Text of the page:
Peer Review

From the Editor


What you end up remembering isn’t always the same as what you have witnessed.
—Julian Barnes, The Sense of an Ending


In this digital age, social media users no longer have to rely on their memories to capture key life events. Through blogging and other social networking platforms, such as Facebook, Twitter, and Instagram, we have the ability to readily preserve and access the richest details of our experiences. Eportfolios build on this technology by providing a digital space in which college students can weave together the narratives of their academic journeys. Students can use eportfolios to collect, select, and reflect upon learning artifacts—such as research papers, video clips, database projects, photographs, blog posts, and concept diagrams—that demonstrate their achievement of institutional learning outcomes. In this electronic format they can make connections between their learning and their lives and share their work with family, friends, and employers. In turn, faculty are able to use these artifacts to assess students’ intellectual growth.

Why is eportfolio practice so beneficial to students? To gain a better understanding, I sought the expertise of Terrel Rhodes, AAC&U’s vice president for quality, curriculum, and assessment, and executive director of VALUE (Valid Assessment of Learning in Undergraduate Education). Through his work on VALUE and other faculty-driven assessment of student learning projects, Terry has developed a high regard for the wide range of eportfolio practices and he shared the following thoughts:

Eportfolios are much more than a technology; they are a way of thinking about one’s learning. Eportfolio platforms or web pages obviously involve the use of technology that may be intimidating or perceived as a hurdle by faculty and students. However, eportfolios are one of the best technologies available to institutions to facilitate the collection, curation, and reflection on the myriad places and spaces in which student learning occurs during a postsecondary education. Indeed, when eportfolios are done well, they are a highly effective high-impact practice that deepens and integrates student learning.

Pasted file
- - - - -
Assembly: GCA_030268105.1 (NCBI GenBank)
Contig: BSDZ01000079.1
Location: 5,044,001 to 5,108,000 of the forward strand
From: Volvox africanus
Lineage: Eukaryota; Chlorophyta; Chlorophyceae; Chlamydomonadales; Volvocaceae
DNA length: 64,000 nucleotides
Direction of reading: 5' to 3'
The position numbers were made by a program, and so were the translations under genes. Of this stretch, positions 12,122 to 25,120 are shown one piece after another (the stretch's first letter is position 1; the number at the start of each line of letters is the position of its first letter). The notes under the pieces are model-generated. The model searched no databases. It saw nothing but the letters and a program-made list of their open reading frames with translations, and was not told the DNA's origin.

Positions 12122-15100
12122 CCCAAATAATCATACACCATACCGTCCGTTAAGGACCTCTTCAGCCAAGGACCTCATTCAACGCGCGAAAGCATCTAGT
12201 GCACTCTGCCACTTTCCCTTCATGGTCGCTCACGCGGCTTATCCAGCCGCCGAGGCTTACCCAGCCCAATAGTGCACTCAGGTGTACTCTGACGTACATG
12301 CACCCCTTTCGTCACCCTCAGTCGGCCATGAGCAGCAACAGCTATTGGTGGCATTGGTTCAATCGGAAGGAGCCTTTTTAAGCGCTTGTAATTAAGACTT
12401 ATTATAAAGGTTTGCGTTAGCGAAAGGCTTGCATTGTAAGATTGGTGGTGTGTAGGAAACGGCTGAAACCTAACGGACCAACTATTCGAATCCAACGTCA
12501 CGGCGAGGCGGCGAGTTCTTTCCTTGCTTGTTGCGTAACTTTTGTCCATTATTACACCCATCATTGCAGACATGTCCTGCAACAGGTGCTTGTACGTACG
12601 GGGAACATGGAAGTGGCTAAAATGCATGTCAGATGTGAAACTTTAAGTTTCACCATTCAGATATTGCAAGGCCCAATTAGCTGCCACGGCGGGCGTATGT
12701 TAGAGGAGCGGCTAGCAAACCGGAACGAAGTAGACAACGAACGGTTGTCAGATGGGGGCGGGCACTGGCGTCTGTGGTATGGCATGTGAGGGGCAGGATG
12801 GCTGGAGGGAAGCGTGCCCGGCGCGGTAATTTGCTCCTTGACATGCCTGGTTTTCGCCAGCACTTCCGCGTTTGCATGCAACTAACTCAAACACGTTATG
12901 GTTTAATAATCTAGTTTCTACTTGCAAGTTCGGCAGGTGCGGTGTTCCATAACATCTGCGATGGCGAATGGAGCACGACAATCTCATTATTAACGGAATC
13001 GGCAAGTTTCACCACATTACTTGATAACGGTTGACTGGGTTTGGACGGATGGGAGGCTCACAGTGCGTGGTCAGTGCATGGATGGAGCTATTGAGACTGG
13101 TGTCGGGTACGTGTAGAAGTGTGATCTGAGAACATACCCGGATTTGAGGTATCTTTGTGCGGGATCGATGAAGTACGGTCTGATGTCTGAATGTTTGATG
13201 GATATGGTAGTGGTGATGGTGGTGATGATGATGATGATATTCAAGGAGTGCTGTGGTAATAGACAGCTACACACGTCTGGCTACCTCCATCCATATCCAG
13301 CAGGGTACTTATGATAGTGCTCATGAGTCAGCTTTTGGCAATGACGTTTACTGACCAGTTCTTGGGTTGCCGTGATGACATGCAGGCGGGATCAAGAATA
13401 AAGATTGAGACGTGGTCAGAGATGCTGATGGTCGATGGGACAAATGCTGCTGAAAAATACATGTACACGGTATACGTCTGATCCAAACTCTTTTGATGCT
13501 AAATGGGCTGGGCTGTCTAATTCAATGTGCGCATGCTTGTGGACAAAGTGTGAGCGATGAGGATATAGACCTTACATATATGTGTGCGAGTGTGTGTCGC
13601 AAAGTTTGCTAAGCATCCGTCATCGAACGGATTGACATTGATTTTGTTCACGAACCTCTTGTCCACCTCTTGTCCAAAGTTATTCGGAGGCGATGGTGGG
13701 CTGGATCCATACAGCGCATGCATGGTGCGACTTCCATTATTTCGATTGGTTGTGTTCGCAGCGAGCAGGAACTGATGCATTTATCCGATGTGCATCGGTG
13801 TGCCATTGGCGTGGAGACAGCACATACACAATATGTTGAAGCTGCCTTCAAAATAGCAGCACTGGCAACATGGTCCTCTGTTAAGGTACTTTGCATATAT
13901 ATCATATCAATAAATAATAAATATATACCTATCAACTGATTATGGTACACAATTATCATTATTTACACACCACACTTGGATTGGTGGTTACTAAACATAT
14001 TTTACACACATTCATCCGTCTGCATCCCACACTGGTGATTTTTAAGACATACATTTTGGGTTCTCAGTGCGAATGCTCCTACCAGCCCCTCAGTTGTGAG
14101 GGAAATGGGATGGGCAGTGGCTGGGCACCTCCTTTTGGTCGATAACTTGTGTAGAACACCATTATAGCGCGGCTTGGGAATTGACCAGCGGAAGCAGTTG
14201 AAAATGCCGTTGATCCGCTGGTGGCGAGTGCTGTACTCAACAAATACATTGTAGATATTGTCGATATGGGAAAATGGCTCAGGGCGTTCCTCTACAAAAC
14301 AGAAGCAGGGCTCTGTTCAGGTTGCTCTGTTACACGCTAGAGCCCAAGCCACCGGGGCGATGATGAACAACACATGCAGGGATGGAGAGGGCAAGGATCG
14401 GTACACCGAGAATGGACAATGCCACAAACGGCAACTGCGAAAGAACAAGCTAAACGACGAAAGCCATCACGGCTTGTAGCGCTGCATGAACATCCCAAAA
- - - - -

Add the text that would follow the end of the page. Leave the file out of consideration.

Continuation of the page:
Many of Terry’s learning assessment colleagues share his enthusiasm for eportfolios. In High Impact ePortfolio Practice: A Catalyst for Student, Faculty and Institutional Learning, a forthcoming book from Stylus Publications, George D. Kuh declares that eportfolios are the eleventh high-impact practice. Kuh is the director of the National Institute for Learning Outcomes Assessment, the founding director of the National Survey of Student Engagement, and the author of AAC&U’s publication, High-Impact Practices: What They Are, Who Has Access to Them, and Why They Matter. In his opening piece for High Impact ePortfolio Practice, Kuh writes, “One of the main takeaways for me is that good eportfolio work can be done effectively at any type of institution.…Moreover, all students benefit, especially those who are less well prepared for college, which is one of the most important and necessary features of a high-impact practice.”

This issue of Peer Review surveys the current landscape of how colleges and universities are using eportfolios. The opening article, adapted from High Impact ePortfolio Practice by authors Bret Eynon and Laura Gambino, highlights the role of professional development in eporfolio practice. Additional articles address topics such as creating a campus eportfolio culture, maximizing the function of student eportfolios, and using eportfolios to deepen civic engagement. Finally, the closing article explores how academic transcripts can become more meaningful and transparent.

As the articles in this issue illustrate, the skills gained through eportfolio practice will serve students long after graduation. In the recently released AAC&U publication, Open and Integrative: Designing Liberal Education for the New Digital Ecosystem, authors Randy Bass and Bret Eynon underscore this long-term benefit: “An e-portfolio can be much more than a site for storing student artifacts. When combined with integrative social pedagogy, next-generation eportfolio practice can play a critical role in transforming the learning experience. By helping students connect their learning across time, disciplines, and diverse domains, it can also help them build the dispositions needed for success and higher-order learning capacities.”

Previous Issues